The execution of Melissa Lucio is off. At least for now.
Lucio, 52, had been set to be executed by lethal injection Wednesday for the death of her 2-year-old daughter Mariah in Harlingen, a city of about 75,000 in Texas’ southern tip.
The Texas Court of Criminal Appeals intervened Monday, granting Lucio’s lawyers’ request for a stay of execution so a lower court can review claims that new evidence would show Mariah’s injuries, including a blow to the head, were caused by a fall down a steep staircase.
Nearly half of the jurors who sentenced her to die for the 2007 death of one of her 14 children had called for her execution to be halted and for her to get a new trial. Many lawmakers and celebrities such as Kim Kardashian, an advocate for criminal justice reform, and Amanda Knox — an American whose murder conviction in the death of a British student in Italy was overturned — have rallied to Lucio’s cause. Prosecutors, though, maintain that the girl was the victim of child abuse.
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Lucio’s lawyers had filed various legal appeals seeking to stop her execution. She also had a clemency application before the Texas Board of Pardons and Paroles, which had been set to consider her case Monday. Republican Gov. Greg Abbott could have also played a role this week in deciding Lucio’s fate. If ultimately put to death, Lucio would be the first Latina executed by Texas since 1863, and the first woman the state has put to death since 2014.
Here’s what to know about the case:
WHAT ISSUES ARE BEING DEBATED IN THE CASE?
Lucio’s attorneys say her capital murder conviction was based on an unreliable and coerced confession that was the result of relentless questioning and her long history of sexual, physical and emotional abuse. They say Lucio wasn’t allowed to present evidence questioning the validity of her confession.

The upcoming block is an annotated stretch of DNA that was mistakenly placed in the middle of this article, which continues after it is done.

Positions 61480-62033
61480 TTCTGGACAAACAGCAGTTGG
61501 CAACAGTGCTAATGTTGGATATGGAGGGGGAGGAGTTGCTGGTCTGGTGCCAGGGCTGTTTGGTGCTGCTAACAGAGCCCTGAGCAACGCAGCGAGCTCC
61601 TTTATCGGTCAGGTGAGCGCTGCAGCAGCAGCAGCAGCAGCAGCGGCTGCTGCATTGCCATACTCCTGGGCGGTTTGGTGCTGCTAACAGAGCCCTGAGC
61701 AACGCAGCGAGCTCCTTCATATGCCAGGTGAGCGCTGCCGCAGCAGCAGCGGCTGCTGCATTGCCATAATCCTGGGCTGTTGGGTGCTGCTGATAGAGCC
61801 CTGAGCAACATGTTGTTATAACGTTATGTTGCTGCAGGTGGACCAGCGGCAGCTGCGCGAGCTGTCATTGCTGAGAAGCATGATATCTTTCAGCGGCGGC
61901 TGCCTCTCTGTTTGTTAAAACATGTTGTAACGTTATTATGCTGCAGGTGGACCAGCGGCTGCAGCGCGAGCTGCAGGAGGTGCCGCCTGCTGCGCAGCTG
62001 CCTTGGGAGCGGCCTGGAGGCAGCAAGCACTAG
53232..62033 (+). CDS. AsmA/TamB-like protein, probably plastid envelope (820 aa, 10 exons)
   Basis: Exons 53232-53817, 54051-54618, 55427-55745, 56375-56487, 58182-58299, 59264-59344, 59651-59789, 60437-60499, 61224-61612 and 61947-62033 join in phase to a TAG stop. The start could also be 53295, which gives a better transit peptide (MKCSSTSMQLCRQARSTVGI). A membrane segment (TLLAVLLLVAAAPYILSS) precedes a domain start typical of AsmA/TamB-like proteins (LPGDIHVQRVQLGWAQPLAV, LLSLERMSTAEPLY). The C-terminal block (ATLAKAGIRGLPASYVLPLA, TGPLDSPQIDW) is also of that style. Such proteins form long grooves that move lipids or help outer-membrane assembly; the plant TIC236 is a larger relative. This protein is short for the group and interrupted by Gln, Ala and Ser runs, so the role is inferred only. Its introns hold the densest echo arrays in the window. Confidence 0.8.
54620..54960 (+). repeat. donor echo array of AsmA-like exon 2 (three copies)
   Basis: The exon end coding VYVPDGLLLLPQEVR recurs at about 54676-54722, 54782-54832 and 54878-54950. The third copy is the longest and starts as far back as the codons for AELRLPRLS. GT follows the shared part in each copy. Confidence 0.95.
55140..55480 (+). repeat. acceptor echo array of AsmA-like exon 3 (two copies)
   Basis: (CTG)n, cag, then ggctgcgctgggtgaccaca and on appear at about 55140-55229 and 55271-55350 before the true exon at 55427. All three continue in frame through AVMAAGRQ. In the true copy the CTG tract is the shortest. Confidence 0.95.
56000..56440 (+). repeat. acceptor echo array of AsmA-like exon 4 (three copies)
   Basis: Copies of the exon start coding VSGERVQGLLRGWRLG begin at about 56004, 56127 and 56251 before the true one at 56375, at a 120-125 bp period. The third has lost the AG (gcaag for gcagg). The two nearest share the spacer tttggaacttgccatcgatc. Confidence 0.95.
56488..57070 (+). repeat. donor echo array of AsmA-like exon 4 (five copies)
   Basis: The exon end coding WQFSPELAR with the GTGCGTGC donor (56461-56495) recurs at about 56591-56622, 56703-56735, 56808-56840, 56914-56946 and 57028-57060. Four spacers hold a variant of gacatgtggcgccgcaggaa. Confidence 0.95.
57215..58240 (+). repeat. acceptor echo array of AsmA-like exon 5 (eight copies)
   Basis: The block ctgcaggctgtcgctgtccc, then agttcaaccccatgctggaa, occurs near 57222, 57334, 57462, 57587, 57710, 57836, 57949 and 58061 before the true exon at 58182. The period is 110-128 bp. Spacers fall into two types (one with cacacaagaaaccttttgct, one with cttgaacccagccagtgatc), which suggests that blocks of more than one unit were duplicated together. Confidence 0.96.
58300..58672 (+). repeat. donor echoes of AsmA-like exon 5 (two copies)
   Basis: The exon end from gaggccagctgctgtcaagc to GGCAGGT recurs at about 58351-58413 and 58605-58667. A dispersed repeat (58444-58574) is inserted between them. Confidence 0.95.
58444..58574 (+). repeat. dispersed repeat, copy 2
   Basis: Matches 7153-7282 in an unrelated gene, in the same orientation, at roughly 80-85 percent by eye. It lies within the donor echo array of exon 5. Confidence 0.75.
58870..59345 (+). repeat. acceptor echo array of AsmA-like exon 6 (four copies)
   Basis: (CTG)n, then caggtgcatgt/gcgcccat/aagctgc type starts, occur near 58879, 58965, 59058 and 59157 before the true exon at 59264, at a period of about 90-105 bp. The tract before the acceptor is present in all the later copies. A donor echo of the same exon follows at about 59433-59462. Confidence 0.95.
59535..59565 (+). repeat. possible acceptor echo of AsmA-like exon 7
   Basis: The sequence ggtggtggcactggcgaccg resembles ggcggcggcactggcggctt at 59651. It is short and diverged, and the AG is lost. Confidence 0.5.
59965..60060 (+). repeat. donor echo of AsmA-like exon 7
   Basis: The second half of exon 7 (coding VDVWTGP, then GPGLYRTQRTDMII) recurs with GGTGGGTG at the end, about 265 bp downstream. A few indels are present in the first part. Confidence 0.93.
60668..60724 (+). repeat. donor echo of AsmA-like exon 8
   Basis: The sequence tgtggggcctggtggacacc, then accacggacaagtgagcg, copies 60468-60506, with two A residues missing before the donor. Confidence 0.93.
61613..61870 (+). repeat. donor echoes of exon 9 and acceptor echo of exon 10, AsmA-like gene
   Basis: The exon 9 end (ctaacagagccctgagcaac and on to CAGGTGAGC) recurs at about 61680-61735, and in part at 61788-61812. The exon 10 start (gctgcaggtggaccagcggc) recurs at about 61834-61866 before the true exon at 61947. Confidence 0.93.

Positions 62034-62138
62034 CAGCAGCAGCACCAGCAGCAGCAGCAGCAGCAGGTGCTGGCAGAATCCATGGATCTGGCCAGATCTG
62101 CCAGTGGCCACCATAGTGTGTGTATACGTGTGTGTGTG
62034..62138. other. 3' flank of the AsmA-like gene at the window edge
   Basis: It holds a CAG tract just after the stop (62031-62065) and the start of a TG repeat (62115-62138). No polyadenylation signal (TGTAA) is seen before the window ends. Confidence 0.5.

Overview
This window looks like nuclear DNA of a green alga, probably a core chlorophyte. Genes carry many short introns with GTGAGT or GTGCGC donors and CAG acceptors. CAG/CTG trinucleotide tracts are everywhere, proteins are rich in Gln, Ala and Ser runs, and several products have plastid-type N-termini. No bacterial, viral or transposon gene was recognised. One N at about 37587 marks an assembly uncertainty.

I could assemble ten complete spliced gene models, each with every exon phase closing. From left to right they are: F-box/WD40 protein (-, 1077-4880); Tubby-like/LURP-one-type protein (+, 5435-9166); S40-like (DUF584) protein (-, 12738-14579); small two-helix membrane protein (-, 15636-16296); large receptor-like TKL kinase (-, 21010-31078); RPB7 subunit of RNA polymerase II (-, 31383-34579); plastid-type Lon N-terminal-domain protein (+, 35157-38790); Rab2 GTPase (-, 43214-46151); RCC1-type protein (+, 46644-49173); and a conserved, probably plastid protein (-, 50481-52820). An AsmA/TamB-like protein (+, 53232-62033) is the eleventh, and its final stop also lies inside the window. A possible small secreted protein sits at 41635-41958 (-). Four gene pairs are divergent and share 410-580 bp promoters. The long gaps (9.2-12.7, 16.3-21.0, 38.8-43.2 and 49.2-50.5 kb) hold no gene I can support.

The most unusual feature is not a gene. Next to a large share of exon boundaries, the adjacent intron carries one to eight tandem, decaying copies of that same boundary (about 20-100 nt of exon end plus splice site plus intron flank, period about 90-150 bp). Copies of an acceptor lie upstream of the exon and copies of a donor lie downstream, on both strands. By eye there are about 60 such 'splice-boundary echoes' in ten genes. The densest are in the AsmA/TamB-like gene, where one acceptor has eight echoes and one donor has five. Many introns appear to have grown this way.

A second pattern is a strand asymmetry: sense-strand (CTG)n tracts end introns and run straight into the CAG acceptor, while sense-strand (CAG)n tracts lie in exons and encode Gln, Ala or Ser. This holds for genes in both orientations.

Her lawyers also contend that unscientific and false evidence misled jurors into believing Mariah’s injuries only could have been caused by physical abuse and not by medical complications from a severe fall.
“I knew that what I was accused of doing was not true. My children have always been my world and although my choices in life were not good I would have never hurt any of my children in such a way,” Lucio wrote in a letter to Texas lawmakers.
Cameron County District Attorney Luis Saenz, whose office prosecuted the case, has said he disagrees with Lucio’s lawyers’ claims that new evidence would exonerate her. Prosecutors say Lucio had a history of drug abuse and at times had lost custody of some of her 14 children.
During a sometimes contentious Texas House committee hearing on Lucio’s case this month, Saenz initially pushed back on requests to use his power to stop the execution, before later saying he would intervene if the courts didn’t act.
“I don’t disagree with all the scrutiny this case is getting. I welcome that,” Saenz said.
Armando Villalobos was the county’s district attorney when Lucio was convicted in 2008, and Lucio’s lawyers allege that he pushed for a conviction to help his reelection bid. In 2014, Villalobos was sentenced to 13 years in federal prison for a bribery scheme related to offering favorable prosecutorial decisions.